Some of those who had experienced Nazi persecution and even survived ghettos and death camps responded to their experiences in works of art. Even in the midst of great suffering and oppression, some managed to maintain a connection with their pre-war lives through artistic and intellectual endeavour.
Phillip Manes, a German Jew deported to Theresienstadt in 1942, recorded the cultural life of Theresienstadt camp and ghetto in his notebooks. His fellow inmates, many artists themselves, contributed drawings to his notebooks, including sketches of the streets and buildings in Theresienstadt. Manes was ultimately murdered in Auschwitz, but his notebooks survived and were deposited in the collections of The Wiener Library in 1995.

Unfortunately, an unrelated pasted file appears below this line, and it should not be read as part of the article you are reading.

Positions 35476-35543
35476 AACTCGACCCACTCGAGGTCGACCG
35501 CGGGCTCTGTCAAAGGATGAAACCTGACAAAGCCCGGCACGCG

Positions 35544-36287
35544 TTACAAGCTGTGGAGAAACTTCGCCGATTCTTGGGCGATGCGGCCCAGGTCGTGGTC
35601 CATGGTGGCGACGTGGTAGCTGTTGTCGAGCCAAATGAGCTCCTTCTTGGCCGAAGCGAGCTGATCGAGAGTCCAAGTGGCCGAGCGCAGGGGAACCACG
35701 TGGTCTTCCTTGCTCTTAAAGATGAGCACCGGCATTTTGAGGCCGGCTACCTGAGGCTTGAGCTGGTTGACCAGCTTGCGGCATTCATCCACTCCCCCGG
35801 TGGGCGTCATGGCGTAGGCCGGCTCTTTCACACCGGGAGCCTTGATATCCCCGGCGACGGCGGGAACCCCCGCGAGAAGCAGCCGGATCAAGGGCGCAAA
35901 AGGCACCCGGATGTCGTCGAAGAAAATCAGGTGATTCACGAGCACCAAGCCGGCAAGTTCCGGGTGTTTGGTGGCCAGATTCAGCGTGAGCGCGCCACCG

As well as artistic works made in the camps, many people who were persecuted by the Nazis during the Holocaust artistically interpreted their lived experiences after the liberation in various ways. In addition, there is a wide range of artistic interpretation of the Holocaust created by second, third or fourth generation descendants of survivors, and by artists who have no direct family connection but have nevertheless felt moved to interpret the events of the Holocaust through art.